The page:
Friday, 10 September 2010

Horlicks: no night starvation in Slough


Slough, west of London, isn't really thought of as a heritage hotspot. Its reputation was hardly helped by the Betjeman poem which begins, 'Come friendly bombs and fall on Slough!' However, the Heritage Open Days this weekend highlight places worth seeing in this maligned town, not least the Horlicks factory which opened to the public for the first time today. I was lucky enough to join one of the tours.

Horlicks has something of an Anglo-American heritage, although its biggest market today is India. The drink was first produced in the USA by two English brothers, William and James Horlick, in 1873. By the 1890s James had established an office in London, and the Slough factory was opened in 1908.

Initially the drink was targeted at infants (it's no longer recommended as a baby food), but by the early twentieth century it had found a new market. Compact, nutritious, and made using only water rather than hot milk, it was popular with arctic and antarctic explorers. However, its 1930s advertising campaign really shaped perceptions of the drink: promising to stave off 'night starvation', it firmly associated Horlicks with a good night's sleep.

The company boardroom dates from that same period, and has wonderful Art Deco features. My very favourite was the fireplace with inbuilt clock and calendar (the numbers for day and month, on glass, are stored in a box just behind the display). The ceiling is pretty stylish too.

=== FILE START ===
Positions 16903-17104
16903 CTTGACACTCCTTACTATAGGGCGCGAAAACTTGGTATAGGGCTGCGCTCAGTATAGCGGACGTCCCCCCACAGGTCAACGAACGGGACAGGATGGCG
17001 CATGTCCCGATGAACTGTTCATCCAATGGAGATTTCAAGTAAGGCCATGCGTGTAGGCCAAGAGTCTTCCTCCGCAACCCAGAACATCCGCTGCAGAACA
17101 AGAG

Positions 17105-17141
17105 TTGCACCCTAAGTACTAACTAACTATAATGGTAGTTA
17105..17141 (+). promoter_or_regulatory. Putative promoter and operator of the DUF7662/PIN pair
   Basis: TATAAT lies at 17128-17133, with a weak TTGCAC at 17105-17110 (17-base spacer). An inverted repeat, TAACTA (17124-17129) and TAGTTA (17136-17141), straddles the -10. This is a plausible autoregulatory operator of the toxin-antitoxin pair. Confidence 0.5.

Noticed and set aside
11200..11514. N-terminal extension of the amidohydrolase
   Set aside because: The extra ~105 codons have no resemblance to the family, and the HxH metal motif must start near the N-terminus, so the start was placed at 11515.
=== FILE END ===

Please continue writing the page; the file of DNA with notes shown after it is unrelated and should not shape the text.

The furniture was made by Robert Thompson, famous for including a mouse on every piece. The chairs also bear other decoration including the Horlicks arms - appropriately enough, they include a cow and a sheaf of grain.

Both boardroom and archives are treasure troves of old products and packaging, as well as photographs and other memorabilia. Among the most evocative were the staff magazines.

8 comments:

Adam said...

Gossiper! That's a great name for a staff magazine!

What are these offices used for today?

CarolineLD said...

They're still the Ovaltine offices, but they seem to be housing Lucozade as well now.

John said...

Hello Caroline
They can't be Ovaltine offices as Ovaltine is a competitor of the Horlicks. Ovaltine used to be made at Kings Langley in Hertfordshire until 2001 I think, when production was transferred to the Swiss factory. The former Ovaltine site is now a housing development.
With regards

CarolineLD said...

Oops - I meant Horlicks, of course! Not sure where that came from, I don't even like Ovaltine.

Scottie said...

Just a note.

They're not only offices here. It's actually the site of the factory that supplies all of the UK and some export markets with Horlicks.

It's been producing here since 1906, still going strong!

CarolineLD said...

Absolutely - and since the tour, I've been drinking much more of it! We only got to see the offices though.

Rafael said...

My grandmother worked in the Horlicks factory for a time, and I never got to tour it like you did. What an amazing day that must have been. :)

Hertfordshire Office Furniture said...

That's a great name for a staff magazine!

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